Undeniably the most successful film in Bollywood history, Sholay (1975) follows two small-time criminals hired by a bounty hunter to capture a reckless dacoit. With a soundtrack composed by RD Burman fusing Latin and Afro-Cuban sounds with classical Indian music, it's no wonder this film became a national sensation. Tonight local tabla musician Robin Sukhadia delves into the work of Burman and discusses how his music made this Western–style flick come to life. A performance of entrancing rhythms and beats on the tablas by Sukhadia and Jason Parmar follows the lecture. (Elise-Marie Brown)
6:30 p.m., free
3030 20th St, SF
French musician Vitalic, a.k.a. Pascal Arbez, is no longer as enigmatic as certain French electronic acts. Nonetheless, a scarcity of output lends his releases an air of mystery. Like peers Justice and Daft Punk, he's known for his use of distortion, coming off a bit more like rock than trance. But in order to remain relevant among Ed Bangers and DFAs, one has to adapt. In his first studio album since 2005, Flashmob (Different/PIAS), Arbez sidestep-tackles a new genre — disco. Not post-Saturday Night Fever cheese, but groovy Moroder-esque rhythms as subtle as they are heavy. Arbez has proven that his selective output is mirrored by his choosiness about playing live, so if you miss him now, be prepared for a long wait. (Peter Galvin)
With Sleazemore and Nisus
9 p.m., $13
444 Jessie, SF
Max Raabe & Palast Orchester
Max Raabe & Palast Orchester take the songs, styles, and instrumentation of the Weimar era into the 21st century. Performing with a clever, coolly detached demeanor, Raabe wows the listener with his vocal abilities, then forces laughter with deadpan jokes between songs. The elegant 14-piece orchestra plays traditional German pieces and classics such as "Singin' In The Rain," as well as tongue-in-cheek covers of more contemporary pop tunes. Britney Spears' "Oops! ...I Did It Again," Tom Jones' "Sex Bomb," and Queen's "We Will Rock You" will get a jazzy makeover. (Sean McCourt)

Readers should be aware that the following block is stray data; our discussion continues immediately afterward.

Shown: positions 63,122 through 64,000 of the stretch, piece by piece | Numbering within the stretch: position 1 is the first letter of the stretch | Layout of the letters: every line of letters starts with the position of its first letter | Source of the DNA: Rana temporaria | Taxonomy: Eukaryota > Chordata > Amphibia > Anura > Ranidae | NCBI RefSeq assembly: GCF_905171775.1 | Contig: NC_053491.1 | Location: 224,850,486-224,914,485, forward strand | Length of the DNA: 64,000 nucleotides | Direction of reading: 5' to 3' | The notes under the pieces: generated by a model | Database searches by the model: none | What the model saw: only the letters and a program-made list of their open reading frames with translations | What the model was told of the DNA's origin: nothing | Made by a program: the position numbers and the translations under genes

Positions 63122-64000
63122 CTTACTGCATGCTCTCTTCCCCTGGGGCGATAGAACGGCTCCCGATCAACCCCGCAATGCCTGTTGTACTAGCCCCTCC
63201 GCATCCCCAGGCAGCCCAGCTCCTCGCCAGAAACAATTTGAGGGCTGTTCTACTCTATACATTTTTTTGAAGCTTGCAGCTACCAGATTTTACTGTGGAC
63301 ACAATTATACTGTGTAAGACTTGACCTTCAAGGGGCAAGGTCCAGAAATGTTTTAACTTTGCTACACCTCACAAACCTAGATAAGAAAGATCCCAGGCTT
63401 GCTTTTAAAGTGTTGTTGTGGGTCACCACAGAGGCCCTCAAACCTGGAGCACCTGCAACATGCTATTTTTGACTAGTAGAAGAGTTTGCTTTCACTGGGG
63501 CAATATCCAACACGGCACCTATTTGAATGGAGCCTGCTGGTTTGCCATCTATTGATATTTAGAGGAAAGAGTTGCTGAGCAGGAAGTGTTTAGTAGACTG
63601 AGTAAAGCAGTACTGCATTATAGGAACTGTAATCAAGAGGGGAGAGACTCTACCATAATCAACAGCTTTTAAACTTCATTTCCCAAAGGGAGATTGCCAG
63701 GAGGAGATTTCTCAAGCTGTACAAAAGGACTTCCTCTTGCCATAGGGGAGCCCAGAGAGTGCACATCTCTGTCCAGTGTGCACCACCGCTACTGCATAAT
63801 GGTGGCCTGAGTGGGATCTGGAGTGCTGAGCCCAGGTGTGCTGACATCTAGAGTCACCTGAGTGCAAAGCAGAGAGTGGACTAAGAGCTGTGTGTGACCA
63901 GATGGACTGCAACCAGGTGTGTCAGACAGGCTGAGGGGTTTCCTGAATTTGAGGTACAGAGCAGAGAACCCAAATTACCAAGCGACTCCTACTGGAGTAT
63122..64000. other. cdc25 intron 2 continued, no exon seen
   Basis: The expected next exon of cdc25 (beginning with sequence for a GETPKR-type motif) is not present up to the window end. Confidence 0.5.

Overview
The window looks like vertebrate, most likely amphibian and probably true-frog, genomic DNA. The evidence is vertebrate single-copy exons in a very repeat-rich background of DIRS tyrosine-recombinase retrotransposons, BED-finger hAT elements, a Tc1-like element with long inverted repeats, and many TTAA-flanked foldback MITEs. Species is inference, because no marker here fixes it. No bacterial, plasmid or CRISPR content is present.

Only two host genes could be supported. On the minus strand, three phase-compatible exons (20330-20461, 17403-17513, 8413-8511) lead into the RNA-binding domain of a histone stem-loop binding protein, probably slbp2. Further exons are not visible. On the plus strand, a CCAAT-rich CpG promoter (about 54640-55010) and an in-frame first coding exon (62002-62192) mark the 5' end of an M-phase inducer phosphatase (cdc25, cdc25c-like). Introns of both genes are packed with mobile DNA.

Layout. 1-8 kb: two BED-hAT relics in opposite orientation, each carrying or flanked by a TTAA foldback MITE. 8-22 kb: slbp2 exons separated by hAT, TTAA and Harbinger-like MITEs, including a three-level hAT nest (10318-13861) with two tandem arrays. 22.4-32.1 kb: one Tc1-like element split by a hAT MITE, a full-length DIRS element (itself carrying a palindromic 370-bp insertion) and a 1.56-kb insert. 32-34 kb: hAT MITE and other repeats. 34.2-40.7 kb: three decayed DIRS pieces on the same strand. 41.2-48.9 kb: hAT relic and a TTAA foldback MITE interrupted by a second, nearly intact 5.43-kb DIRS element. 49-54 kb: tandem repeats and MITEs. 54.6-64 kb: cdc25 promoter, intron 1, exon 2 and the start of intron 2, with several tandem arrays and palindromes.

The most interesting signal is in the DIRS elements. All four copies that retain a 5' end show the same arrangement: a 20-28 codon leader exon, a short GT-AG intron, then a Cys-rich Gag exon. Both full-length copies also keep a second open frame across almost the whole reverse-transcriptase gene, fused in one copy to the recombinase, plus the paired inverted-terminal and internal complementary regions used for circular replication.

8 p.m., $25–$75
2025 Broadway, Oakl.
Ragga Muffin Festival: Barrington Levy, Gregory Isaac
Barrington Levy is a reggae legend, having established his distinct brand of dancehall music during the Jamaican industry's 1970s boom. Despite his sweet sounding vocals and trademark almost scatting, Levy's workhorse-like output never earned him the U.S. success of other reggae icons like Bob Marley. An unpredictable crooner able to convey romance and rage, he performs at the 29th annual Ragga Muffin Festival, along with a man every bit his equal, the talented Gregory Isaacs. Come prepared to stay Irie. (Galvin)
With Capleton, Cocoa Tea, Tarrus Riley, Sister I-Live